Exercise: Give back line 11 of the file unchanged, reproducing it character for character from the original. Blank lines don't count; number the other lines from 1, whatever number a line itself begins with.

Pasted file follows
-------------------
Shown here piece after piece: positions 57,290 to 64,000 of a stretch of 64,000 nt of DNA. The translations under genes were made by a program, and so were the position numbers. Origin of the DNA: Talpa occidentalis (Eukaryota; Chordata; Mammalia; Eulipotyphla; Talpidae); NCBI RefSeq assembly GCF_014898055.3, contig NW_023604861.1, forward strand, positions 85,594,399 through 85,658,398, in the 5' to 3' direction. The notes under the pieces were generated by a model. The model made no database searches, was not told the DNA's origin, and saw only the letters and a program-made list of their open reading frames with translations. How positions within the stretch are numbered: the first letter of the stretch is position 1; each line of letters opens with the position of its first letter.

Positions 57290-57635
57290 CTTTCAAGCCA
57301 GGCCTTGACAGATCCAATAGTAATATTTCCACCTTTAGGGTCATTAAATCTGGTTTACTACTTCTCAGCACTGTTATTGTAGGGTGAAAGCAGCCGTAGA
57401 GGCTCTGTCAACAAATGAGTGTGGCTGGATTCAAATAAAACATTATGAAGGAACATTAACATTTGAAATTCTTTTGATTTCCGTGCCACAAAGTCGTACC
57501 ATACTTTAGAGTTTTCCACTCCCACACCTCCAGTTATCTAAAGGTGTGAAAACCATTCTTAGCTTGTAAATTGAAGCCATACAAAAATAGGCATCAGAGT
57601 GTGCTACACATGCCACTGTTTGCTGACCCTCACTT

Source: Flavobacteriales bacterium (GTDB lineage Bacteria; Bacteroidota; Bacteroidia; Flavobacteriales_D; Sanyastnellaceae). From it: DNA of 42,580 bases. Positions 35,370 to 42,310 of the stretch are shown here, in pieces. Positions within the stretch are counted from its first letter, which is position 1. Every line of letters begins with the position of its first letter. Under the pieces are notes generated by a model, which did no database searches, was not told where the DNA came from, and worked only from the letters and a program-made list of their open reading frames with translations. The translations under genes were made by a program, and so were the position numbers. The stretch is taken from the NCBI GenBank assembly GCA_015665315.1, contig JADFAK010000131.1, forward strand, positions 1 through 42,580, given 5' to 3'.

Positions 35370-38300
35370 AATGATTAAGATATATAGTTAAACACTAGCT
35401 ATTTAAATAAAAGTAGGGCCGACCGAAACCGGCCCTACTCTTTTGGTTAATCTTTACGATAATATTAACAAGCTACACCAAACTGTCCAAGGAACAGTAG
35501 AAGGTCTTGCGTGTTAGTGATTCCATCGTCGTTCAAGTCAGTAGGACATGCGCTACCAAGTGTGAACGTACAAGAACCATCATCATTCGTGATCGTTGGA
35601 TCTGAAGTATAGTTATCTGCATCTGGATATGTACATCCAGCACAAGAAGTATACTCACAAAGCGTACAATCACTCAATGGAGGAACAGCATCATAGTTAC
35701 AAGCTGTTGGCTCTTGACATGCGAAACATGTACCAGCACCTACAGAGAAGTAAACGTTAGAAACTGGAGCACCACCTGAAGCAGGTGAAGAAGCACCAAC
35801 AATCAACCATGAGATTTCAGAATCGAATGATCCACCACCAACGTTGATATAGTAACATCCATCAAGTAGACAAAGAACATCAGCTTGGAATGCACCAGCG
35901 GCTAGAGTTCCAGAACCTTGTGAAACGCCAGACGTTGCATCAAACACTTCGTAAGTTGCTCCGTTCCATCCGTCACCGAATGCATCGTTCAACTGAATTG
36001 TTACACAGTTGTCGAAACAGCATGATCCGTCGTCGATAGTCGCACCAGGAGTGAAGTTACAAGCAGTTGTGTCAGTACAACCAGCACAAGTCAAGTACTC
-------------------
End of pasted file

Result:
35401 ATTTAAATAAAAGTAGGGCCGACCGAAACCGGCCCTACTCTTTTGGTTAATCTTTACGATAATATTAACAAGCTACACCAAACTGTCCAAGGAACAGTAG